Find out more about the history of the diocese


Christian communities in communion with the Bishop of Rome have been present in the South West since the early days of Christianity in this country. The present Diocesan structure dates back to the mid-nineteenth century, but its heritage and history is rooted in those first Christian communities.

The story of the Catholic Church in the South-West in its present form dates back to the time of the Reformation when those who maintained their allegiance to the Bishop of Rome as successor to Peter, and the Latin liturgy and dogmas, were seen – and saw themselves – as being outside the Church of England as established by King and parliament. At that time several Catholics were martyred for their faith in all three counties. Notable among them was Cuthbert Mayne, a native of North Devon, who was arrested in Cornwall and hung drawn and quartered in Launceston. He is one of the patron saints of the Diocese. Over the next few centuries the Catholic Church continued in the South-West with the support some local Catholic aristocratic families – notably the Welds in Dorset, the Cliffords in Devon and the Arundells in Cornwall. During the European upheaval associated with the French and Napoleonic wars, many refugees Catholic settled in the area, including several religious congregations. In 1851 the Roman Catholic Hierarchy was restored in this country, which meant that normal church structure was set up of Bishops and their Dioceses with priests and congregations. Over the years since then the numbers of parishes, churches, religious congregations and schools have grown to the present state. Details of churches and parishes, schools and religious houses can be found through our find pages just click the links.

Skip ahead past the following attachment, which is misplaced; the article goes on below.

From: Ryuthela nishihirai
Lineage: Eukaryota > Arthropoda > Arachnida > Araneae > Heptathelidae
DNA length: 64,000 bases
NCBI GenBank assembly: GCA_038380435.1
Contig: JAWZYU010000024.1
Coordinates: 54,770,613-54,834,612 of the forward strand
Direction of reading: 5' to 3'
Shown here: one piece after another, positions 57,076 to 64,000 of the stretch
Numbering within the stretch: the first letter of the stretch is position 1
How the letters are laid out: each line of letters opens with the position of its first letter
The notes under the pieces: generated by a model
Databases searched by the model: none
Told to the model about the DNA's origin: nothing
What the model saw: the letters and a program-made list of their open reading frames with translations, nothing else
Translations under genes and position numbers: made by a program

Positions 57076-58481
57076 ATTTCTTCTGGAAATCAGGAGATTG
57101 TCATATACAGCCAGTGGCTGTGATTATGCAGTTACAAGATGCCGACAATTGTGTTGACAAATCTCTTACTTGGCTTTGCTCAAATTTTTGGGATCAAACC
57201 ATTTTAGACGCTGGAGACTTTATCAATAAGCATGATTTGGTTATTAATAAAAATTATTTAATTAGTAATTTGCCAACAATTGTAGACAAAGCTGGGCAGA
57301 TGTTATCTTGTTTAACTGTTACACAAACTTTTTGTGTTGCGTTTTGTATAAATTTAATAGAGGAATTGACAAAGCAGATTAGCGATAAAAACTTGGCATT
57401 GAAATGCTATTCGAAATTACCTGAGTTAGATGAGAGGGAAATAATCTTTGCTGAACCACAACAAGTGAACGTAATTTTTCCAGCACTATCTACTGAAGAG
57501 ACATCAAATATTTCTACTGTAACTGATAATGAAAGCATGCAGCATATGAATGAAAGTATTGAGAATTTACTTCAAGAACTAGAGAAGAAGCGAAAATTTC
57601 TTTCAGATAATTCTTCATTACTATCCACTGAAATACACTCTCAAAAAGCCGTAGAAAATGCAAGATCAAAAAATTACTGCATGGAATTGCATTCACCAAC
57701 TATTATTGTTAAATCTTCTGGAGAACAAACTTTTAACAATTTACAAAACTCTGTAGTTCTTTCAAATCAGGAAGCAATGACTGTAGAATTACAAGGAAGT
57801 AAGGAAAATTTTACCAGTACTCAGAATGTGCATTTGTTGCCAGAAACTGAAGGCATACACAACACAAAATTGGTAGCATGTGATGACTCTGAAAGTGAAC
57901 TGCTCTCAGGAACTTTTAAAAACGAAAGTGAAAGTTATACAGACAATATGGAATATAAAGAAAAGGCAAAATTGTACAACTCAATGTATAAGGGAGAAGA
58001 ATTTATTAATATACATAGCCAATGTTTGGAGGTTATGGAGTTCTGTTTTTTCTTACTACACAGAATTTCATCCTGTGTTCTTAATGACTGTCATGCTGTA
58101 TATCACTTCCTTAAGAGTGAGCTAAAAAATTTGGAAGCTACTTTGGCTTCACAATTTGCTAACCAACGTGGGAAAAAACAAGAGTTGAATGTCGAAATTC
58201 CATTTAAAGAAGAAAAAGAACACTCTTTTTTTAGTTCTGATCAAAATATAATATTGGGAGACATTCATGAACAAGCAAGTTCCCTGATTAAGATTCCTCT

There is a Diocesan archive with a great deal of information on the history of the Diocese, and they can be accessed by the clicking here. The story of some of the Diocesan martyrs and the history of the nine bishops of the Diocese can be accessed here.